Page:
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Tiger Woods PGA Tour 14 Is A Golf Nerd's Dream

Console golf may finally be better than actual golf.

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The knock against yearly sports video game series is that, all too often, the difference between a yearly edition is a token roster update and some new bells and whistles. Madden is Madden, for example, and if you own Madden 12, there's probably little reason to purchase Madden 13. The Tiger Woods PGA Tour series has fallen prey to this problem in the past, but this year, Tiger Woods PGA Tour 14 is a whole new ball game. For the first time in series history, EA Sports has successfully captured the experience of watching golf on television, and the result is an addictive and compelling experience from virtual tee to green.

I sat down with Sean Wilson, a producer of the Tiger franchise, for an extended look at the game just a month from release, and the leap EA Sports has made from last year's Tiger game is enormous. The most striking difference, and one that you'll immediately notice upon launching into your first round, is the complete overhaul of the television-style presentation. Jim Nantz and David Feherty return to provide commentary, but the framing of each hole you play in Tiger 14 has been remade to replicate what golf fans see on TV — something the series has taken stabs at before and missed. New camera angles, unique to each individual hole in some situations, can replace the standard hit-the-ball-and-watch-the-camera-follow-behind-it approach you've seen for two decades. Each shot is tracked and logged by the game and fed into a database, and live in-round stats tell you how you're faring compared to the field in terms of fairways hit, drive distance, GIRs, and so forth. Time passes and the environment changes as each round progresses — a morning tee time means you'll finish up with the sun high in the sky, or a late tee time will see players driving and putting as the sun sets (there's even the option to play night golf with glowing balls). Finally, the jarringly static scorecard loading screens that used to appear between holes have been scrapped and replaced with a multitude of stat overlays — Wilson said there's more than 100 in total, providing you with up-to-date information about the round. It's a small touch, but it goes a long way toward creating an immersive golf experience.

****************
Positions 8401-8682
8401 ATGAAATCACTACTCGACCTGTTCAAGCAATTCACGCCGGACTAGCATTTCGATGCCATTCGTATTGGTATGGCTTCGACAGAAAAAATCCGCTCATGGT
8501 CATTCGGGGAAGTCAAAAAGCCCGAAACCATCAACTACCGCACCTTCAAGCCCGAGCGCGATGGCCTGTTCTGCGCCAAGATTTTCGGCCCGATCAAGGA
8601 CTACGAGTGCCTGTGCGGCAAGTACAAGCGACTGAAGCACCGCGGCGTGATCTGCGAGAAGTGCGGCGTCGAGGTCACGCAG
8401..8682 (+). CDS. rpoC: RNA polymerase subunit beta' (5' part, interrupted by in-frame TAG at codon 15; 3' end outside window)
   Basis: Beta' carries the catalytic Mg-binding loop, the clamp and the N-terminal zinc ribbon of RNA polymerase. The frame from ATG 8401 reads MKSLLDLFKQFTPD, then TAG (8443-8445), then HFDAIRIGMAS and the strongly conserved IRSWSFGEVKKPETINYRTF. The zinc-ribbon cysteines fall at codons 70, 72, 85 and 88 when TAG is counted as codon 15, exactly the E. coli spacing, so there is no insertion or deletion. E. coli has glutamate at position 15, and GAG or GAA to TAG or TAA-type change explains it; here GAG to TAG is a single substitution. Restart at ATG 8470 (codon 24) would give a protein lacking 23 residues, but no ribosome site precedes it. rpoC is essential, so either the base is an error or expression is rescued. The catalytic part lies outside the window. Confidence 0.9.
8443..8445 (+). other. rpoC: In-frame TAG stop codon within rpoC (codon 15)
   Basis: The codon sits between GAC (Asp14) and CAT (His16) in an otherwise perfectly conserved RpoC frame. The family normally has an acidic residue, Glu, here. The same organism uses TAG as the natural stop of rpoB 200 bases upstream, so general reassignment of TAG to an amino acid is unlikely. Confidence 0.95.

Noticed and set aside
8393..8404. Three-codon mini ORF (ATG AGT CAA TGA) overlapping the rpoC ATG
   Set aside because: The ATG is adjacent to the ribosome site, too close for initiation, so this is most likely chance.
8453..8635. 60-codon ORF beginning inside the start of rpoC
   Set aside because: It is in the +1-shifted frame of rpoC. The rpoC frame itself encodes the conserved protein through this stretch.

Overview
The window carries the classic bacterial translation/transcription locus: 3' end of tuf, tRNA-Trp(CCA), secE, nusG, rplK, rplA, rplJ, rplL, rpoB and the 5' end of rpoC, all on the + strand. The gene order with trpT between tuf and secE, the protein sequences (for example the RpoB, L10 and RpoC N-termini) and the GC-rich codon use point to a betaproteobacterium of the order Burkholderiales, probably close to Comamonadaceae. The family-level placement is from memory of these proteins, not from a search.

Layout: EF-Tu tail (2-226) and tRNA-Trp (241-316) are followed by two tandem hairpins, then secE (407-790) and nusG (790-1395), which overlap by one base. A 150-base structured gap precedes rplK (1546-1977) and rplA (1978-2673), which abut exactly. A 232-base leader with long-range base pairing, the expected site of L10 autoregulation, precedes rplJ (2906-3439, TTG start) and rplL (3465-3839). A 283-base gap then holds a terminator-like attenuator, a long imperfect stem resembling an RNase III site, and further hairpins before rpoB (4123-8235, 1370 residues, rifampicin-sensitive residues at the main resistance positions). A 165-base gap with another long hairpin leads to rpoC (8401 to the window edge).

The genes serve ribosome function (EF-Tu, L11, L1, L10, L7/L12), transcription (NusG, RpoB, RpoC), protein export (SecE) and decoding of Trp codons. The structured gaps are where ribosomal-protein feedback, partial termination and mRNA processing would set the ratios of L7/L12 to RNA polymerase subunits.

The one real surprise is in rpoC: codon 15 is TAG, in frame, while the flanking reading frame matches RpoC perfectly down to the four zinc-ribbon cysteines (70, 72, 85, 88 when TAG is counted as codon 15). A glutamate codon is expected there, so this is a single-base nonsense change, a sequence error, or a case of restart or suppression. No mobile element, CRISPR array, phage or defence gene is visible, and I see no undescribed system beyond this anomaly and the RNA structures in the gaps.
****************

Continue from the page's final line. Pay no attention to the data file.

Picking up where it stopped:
For the first time, each major is officially in the game, meaning you can actually win the Claret Jug and Wannamaker Trophy. In all, Tiger 14 features 20 real events, from the Players Championship to the Honda Classic, which brings some added realism to career mode. The FIFA and NHL series have long been leading the way for sports games in terms of authenticity in presentation, but Tiger Woods may have now taken the crown.

Arnie slides one by the hole.

Arnie slides one by the hole.